It's been a rough week around here. Monday morning I was awakened by my 12 year old son telling me that our pony was lying down in his stall and wouldn't get up. If you know much about horses, you know that's not a good thing.
When we moved here back in 1998 we had more backyard than we needed. My wife had horses while growing up. She had always wanted to get another, but that wasn't a great idea for our previous neighborhood. But here in the country, we had the room and at the county fair we found the horse. Pony, actually. A Welsh pony named Cracker Jack, just a little more than a year old. He was big for a pony, almost the size of a small horse, but he wasn't big enough for my wife to ride. But once he was trained, he could give our boys rides through the yard.
A few years ago we bought a cart and taught him to pull. He caught on quickly. It wasn't too long before he could pull the four of us down the road and back without incident. When my wife became pregnant the last time, she couldn't do the training anymore and we ended up selling the cart. Since then, Cracker Jack spent most of his time grazing in the pasture or even keeping the grass short in the yard. My four year old daughter would get a ride every once in a while too.
He was more like a dog than a pony. If I would walk by him on the other side of the fence, he would come up to me and follow me down the fence row. He'd even sneak up behind me and slide his big head under my arm and jostle me around, wanting to have a little attention.
We spent all day Monday trying to keep Cracker on his feet. Oftentimes a horse or pony will have abdominal problems. Sometimes the intestines will get blocked or even twisted around and knotted up. We knew that if Cracker's insides got knotted up, he wouldn't recover. So the best medicine was to keep him up and walking. I also brought an injection home from the vet to help relieve the gut pain. It was the first time I can remember having to give anything a shot. I guess I did it right.
I kept my 12 year old out of school on Monday. My wife had to work and I had my four year old at home. Figuring it would be hard to walk the pony outside while she was alone inside, the boy got the day off school. He did a great job walking him and even getting him up all by himself after Cracker had stopped to lie down. The vet even made a house call to give another shot and check his belly.
Things looked a little better Tuesday, as Cracker stayed on his feet. He didn't seem to want to lie down, so it wasn't necessary to walk him as much as the previous day. I gave him one more shot that evening, as he still hadn't given us any evidence that his intestines were in working order.
Wednesday the vet tried to lubricate the digestive system by running a tube down Cracker's nose and pouring in a mixture of oil and stool softener. After the vet left, Cracker got very restless. He wouldn't stand still. My wife walked him for about a mile. He laid down near the house and the two of us got him back on his feet. He was miserable and wanted us around. He would whinny at us when he caught sight of anyone outside.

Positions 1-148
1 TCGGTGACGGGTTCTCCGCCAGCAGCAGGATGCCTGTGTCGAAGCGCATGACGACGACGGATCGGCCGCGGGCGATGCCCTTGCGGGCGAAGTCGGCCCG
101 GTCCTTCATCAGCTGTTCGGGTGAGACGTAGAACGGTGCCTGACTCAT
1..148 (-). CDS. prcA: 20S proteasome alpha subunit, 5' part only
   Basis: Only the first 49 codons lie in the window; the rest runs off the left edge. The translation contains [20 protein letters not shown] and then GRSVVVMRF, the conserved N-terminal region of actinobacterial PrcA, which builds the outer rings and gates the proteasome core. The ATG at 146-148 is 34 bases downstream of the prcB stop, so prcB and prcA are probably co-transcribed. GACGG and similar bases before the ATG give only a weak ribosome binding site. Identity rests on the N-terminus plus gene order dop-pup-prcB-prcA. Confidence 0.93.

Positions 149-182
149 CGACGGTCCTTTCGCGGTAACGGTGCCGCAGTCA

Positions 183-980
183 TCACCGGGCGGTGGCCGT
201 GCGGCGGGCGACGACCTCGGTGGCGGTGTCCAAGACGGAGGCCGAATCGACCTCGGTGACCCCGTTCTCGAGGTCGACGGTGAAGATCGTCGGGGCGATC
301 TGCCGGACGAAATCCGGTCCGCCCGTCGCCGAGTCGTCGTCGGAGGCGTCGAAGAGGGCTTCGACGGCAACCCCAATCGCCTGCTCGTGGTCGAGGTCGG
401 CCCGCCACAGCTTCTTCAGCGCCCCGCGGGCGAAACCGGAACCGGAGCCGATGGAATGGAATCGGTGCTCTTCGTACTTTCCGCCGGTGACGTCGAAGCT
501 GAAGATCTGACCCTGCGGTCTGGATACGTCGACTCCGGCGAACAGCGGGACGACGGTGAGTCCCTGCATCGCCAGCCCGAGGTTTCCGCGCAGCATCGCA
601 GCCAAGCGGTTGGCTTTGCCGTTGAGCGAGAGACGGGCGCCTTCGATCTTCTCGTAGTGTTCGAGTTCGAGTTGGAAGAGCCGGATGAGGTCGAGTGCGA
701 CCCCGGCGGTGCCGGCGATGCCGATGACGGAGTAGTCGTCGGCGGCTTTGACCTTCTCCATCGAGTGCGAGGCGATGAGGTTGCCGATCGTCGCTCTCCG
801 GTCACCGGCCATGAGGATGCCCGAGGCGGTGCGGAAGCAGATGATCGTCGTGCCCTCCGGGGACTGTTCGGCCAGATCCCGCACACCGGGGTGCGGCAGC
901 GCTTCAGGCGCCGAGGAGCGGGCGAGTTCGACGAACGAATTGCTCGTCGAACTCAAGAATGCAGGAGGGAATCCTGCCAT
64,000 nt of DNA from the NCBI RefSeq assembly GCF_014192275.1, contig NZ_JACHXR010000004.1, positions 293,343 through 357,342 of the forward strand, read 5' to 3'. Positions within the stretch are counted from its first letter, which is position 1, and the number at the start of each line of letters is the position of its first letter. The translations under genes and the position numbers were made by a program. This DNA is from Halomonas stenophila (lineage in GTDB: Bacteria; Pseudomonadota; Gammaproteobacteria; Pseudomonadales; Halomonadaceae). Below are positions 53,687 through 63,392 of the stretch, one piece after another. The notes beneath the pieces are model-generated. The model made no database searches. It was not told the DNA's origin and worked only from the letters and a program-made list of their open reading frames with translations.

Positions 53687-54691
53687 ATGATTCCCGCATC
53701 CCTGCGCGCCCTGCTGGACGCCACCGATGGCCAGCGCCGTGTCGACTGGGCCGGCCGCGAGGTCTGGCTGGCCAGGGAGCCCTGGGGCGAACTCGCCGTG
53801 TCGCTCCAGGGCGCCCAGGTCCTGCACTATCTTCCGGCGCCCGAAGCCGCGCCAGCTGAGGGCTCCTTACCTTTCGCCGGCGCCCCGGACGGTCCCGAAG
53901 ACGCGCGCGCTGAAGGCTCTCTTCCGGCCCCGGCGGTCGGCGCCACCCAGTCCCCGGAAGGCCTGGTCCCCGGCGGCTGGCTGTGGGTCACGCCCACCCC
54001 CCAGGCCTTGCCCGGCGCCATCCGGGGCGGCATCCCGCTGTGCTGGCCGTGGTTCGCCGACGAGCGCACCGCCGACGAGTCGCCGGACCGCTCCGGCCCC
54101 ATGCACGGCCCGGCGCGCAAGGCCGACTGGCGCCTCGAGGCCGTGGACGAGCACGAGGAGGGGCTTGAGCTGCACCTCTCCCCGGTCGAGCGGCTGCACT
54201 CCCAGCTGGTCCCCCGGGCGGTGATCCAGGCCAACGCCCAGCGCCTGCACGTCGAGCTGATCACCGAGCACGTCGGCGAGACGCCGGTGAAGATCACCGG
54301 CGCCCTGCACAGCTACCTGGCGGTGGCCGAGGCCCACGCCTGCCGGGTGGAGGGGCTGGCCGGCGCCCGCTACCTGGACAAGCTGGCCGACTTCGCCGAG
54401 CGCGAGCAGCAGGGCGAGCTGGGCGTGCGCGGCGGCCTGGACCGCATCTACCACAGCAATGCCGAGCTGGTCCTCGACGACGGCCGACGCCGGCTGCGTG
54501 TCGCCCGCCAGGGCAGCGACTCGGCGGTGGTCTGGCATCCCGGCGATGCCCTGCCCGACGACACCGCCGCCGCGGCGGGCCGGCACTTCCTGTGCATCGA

Finally I left at 3:30 to get another injection. This time they gave me a tranquilizer, figuring that Cracker's insides had tied themselves into a knot. The vet must have been right. By the time I got back home at 4:10, Cracker was lying dead in his stall.
The family's reaction was varied. I was probably the most prepared, as I had been talking with the vet about what was going on. My 14 year old figured out what had happened before I could tell him. I think he was expecting it too. The 12 year old who had worked so diligently all day Monday then again Tuesday evening, was really broken up about it. My wife was sure that he was going to die Monday morning and remained convinced all week. But when the end came, she was the most broken hearted of all.
Finally it was time to tell my four year old girl. She looked at me for a minute, taking in the information. It wasn't the first time one of her pets had died. Finally she asked me, "How did he die?"
"He was so sick that his insides couldn't work right and he died."
"Oh, okay." The answer seemed to satisfy her. Later in the evening, she looked up at the starry sky and told me, "He's up there with God and Jesus." Isn't it amazing how a four year old can understand death? She told me that she would like to see him again and ride him again in heaven.
"Someday," I told her. "Someday."
I don't fully understand what happened with Cracker. The vet says that it's likely we'll never know. He also reminded me that there was nothing we really could have done, short of trucking him a few hours away and spending thousands of dollars on treatments with low success rates.
As I type this, I am waiting for a man to come to take away what's left of Cracker Jack. I can't bury him in the backyard as I have with all the other pets we've lost over the past few years. Ponies are different. But at the same time, they're so familiar. I remember those same feelings of helplessness, wanting to take away the pain from a sick child or needing to comfort my pregnant wife. I was reminded of the times when we had a sick infant who couldn't talk to tell us what was wrong. Once again I realized that I cannot control so many things around me.